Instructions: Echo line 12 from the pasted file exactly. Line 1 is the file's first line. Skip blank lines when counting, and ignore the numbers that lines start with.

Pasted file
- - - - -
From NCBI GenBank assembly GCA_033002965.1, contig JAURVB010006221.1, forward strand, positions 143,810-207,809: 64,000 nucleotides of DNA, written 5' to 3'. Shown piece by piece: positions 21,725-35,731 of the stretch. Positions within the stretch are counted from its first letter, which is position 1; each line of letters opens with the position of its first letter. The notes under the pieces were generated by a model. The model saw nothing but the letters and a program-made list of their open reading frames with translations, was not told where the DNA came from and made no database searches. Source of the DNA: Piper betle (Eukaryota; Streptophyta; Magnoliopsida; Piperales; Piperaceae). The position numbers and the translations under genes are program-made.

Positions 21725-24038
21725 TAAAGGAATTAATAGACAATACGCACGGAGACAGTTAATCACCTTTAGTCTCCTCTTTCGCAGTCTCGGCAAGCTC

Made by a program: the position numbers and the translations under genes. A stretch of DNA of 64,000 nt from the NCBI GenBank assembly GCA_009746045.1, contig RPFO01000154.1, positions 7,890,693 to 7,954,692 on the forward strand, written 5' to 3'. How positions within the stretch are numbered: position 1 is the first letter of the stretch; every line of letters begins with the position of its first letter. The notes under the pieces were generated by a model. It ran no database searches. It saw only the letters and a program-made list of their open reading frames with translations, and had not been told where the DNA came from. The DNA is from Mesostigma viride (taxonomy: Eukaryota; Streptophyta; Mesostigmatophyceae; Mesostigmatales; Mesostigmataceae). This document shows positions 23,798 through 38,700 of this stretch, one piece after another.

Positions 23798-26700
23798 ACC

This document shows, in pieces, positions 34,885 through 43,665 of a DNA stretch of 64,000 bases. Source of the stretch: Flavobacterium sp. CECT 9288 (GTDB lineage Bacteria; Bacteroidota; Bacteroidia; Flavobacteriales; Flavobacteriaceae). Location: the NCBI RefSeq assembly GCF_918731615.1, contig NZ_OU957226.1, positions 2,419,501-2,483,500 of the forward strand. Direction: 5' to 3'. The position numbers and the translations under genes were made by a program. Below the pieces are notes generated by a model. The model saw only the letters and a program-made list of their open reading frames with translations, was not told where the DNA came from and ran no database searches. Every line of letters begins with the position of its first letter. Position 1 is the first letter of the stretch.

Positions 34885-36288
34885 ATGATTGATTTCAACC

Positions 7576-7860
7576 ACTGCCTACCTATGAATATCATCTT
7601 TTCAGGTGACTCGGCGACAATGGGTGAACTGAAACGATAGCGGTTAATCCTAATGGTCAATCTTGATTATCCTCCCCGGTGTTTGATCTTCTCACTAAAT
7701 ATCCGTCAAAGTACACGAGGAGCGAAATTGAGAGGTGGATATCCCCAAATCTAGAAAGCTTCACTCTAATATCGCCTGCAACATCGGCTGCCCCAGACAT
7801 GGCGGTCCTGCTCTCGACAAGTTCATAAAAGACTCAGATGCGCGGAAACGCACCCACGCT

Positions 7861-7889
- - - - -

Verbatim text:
7601 TTCAGGTGACTCGGCGACAATGGGTGAACTGAAACGATAGCGGTTAATCCTAATGGTCAATCTTGATTATCCTCCCCGGTGTTTGATCTTCTCACTAAAT